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AI for health can't leave older people behind, says WHO

Updated: Jun 21, 2023


The World Health Organisation (WHO) has released a policy brief highlighting the importance of addressing ageism and bias in artificial intelligence (AI) technologies for health. The brief, titled "Ageism in Artificial Intelligence for Health," presents a comprehensive set of measures to ensure older people are not left behind in developing, implementing, and utilising AI tools.


HCPA actively promotes the participatory design of AI technologies involving older individuals. We recognise the need for age-diverse data science teams and the collection of representative datasets to avoid biases.


AI technologies can potentially revolutionise healthcare, benefiting older individuals in particular. Remote patient monitoring and drug development tools, among others, can significantly enhance community and long-term care. However, there is a growing concern that these technologies may perpetuate existing ageism and widen disparities in care.


The WHO brief focuses on biases affecting older people while acknowledging the need to address other ethical challenges related to race, gender, and socioeconomic status. It emphasises that ageist stereotypes, prejudices, or discriminations should not be encoded in AI technology or manifest in its use. Such biases can undermine healthcare quality for older individuals and limit their engagement with technology due to flawed assumptions about their preferences and capabilities.


To maximise the benefits of AI for older people, the WHO outlines several strategies:

  1. Participatory design of AI technologies involving older individuals.

  2. Formation of age-diverse data science teams.

  3. Age-inclusive data collection to ensure representative datasets.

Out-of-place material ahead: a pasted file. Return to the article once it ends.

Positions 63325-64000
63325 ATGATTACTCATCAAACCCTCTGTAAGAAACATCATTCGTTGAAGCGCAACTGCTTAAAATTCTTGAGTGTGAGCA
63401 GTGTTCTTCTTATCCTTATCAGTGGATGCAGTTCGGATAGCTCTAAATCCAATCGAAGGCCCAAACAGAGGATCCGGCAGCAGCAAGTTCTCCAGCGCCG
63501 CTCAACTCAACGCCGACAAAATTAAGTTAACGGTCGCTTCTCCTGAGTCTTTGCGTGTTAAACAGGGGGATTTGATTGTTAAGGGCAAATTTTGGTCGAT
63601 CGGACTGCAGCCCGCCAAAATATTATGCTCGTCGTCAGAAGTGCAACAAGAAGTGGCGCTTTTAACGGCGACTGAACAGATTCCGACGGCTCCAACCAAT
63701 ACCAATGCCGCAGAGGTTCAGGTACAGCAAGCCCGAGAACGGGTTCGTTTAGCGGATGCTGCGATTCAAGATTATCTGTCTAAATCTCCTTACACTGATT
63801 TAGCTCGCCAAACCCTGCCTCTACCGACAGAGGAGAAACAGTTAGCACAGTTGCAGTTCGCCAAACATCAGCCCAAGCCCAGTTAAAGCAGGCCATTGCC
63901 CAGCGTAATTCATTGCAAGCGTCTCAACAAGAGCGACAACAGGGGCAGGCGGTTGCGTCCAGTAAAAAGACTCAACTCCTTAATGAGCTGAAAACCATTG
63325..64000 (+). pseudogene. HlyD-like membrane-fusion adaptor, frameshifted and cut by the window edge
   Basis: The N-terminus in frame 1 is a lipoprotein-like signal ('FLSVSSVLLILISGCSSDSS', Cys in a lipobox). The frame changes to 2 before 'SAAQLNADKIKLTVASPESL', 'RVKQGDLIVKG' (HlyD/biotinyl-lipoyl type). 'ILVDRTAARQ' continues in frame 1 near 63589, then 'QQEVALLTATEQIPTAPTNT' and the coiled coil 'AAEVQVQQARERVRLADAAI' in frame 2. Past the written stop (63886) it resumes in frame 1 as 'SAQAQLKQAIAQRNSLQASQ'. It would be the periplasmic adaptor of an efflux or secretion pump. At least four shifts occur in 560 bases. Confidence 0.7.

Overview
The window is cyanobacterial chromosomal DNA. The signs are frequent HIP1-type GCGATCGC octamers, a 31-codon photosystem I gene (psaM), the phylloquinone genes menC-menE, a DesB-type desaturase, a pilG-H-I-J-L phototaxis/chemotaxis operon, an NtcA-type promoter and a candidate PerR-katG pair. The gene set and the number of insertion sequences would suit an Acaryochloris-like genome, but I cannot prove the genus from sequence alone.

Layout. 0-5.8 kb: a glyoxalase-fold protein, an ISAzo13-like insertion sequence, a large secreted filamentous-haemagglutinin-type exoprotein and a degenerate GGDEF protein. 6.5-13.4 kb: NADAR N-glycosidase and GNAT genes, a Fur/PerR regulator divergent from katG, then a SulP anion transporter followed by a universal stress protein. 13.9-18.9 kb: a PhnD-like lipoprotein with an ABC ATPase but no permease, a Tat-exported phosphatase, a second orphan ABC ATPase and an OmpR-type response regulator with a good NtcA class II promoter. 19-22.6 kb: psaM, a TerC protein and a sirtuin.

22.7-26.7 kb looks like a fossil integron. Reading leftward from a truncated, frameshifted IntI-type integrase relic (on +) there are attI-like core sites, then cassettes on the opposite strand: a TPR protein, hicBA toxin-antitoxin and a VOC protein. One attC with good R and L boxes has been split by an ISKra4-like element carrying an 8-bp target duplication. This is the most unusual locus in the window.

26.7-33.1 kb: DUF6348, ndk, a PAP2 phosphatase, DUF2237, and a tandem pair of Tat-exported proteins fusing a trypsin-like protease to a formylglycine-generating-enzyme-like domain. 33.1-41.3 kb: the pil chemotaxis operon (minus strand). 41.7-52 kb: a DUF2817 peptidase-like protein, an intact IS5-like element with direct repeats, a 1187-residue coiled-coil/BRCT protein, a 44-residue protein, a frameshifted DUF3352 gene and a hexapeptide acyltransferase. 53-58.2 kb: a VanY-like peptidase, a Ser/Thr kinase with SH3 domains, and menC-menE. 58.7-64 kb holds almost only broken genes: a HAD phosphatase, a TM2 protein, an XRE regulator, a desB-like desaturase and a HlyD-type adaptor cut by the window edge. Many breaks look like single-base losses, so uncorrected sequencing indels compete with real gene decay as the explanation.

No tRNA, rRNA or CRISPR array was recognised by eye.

4. Investment in digital infrastructure and digital literacy for older people, healthcare providers, and caregivers.

  5. Recognition of older people's rights to consent and contest AI recommendations for health.

  6. Implementation of governance frameworks and regulations that empower and collaborate with older individuals.

  7. Increased research to explore new applications of AI and mitigate bias.

  8. Establishment of robust ethics processes in the development and application of AI.


The WHO underscores that AI technologies can strengthen health and social care for older people by identifying risks and enabling individuals to meet their specific needs. However, it emphasises the importance of identifying and eliminating ageism from the entire lifecycle of AI technologies.


At HCPA, we are excited about the potential of AI technologies to strengthen health and social care for older people. Addressing bias in AI is not limited to technical aspects but also requires a comprehensive approach that includes user experience, training, and discussions. This approach is essential to ensure that AI technologies align with ethical standards and fulfil their promise in public health and medicine.


The policy brief aligns with the global report on ageism, which is the foundation for the Global Campaign to Combat Ageism. The report highlights the pervasiveness and harmfulness of ageism while emphasising the possibility of its elimination. It advocates for policy and law reforms, educational activities, intergenerational interventions, and improved data and research on ageism to foster an inclusive society for people of all ages.


The WHO urges the integration of age-inclusive AI technologies in healthcare, urging the elimination of ageism in their design, development, use, and evaluation. By implementing the recommended measures, society can harness the full potential of AI for the well-being of older people and promote a world that values and respects individuals of all ages.



Join the movement for age-inclusive AI technologies in healthcare! If you are interested in investing in digital infrastructure in the Aged Care sector, please contact us here.

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